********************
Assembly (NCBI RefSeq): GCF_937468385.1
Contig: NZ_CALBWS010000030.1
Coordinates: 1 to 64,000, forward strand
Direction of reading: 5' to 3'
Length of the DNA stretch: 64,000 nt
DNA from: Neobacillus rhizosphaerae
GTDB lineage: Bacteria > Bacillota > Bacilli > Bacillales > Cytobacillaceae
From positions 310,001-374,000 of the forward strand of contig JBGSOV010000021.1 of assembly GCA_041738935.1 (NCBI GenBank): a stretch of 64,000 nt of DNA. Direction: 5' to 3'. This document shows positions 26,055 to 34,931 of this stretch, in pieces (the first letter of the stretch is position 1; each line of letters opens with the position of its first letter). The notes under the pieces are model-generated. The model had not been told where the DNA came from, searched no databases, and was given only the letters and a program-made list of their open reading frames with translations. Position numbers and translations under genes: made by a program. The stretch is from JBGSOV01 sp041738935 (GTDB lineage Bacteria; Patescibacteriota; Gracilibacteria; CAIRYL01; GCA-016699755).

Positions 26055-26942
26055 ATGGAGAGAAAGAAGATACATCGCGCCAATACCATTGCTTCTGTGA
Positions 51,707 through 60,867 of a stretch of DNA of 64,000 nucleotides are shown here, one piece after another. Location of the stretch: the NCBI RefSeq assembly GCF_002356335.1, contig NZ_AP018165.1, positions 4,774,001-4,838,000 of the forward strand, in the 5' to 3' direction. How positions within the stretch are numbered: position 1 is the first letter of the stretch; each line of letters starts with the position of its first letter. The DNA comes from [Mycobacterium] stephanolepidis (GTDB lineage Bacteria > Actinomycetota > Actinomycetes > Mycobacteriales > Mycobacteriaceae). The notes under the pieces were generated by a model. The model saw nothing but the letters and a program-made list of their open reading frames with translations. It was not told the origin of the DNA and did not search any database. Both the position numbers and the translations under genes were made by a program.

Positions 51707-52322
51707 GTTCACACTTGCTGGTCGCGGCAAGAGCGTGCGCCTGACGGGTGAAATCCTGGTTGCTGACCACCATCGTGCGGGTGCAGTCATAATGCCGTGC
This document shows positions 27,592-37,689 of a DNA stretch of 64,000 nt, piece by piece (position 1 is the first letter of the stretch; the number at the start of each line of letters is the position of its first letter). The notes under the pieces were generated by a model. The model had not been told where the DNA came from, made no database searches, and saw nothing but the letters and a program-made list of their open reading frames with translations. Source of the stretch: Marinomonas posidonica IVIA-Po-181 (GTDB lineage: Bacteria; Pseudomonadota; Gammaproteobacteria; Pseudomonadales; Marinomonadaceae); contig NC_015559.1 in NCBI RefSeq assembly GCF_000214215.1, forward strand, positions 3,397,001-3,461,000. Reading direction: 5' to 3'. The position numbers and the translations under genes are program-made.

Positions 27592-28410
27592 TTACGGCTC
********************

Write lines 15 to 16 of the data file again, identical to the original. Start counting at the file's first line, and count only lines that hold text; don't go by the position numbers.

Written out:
Positions 27592-28410
27592 TTACGGCTC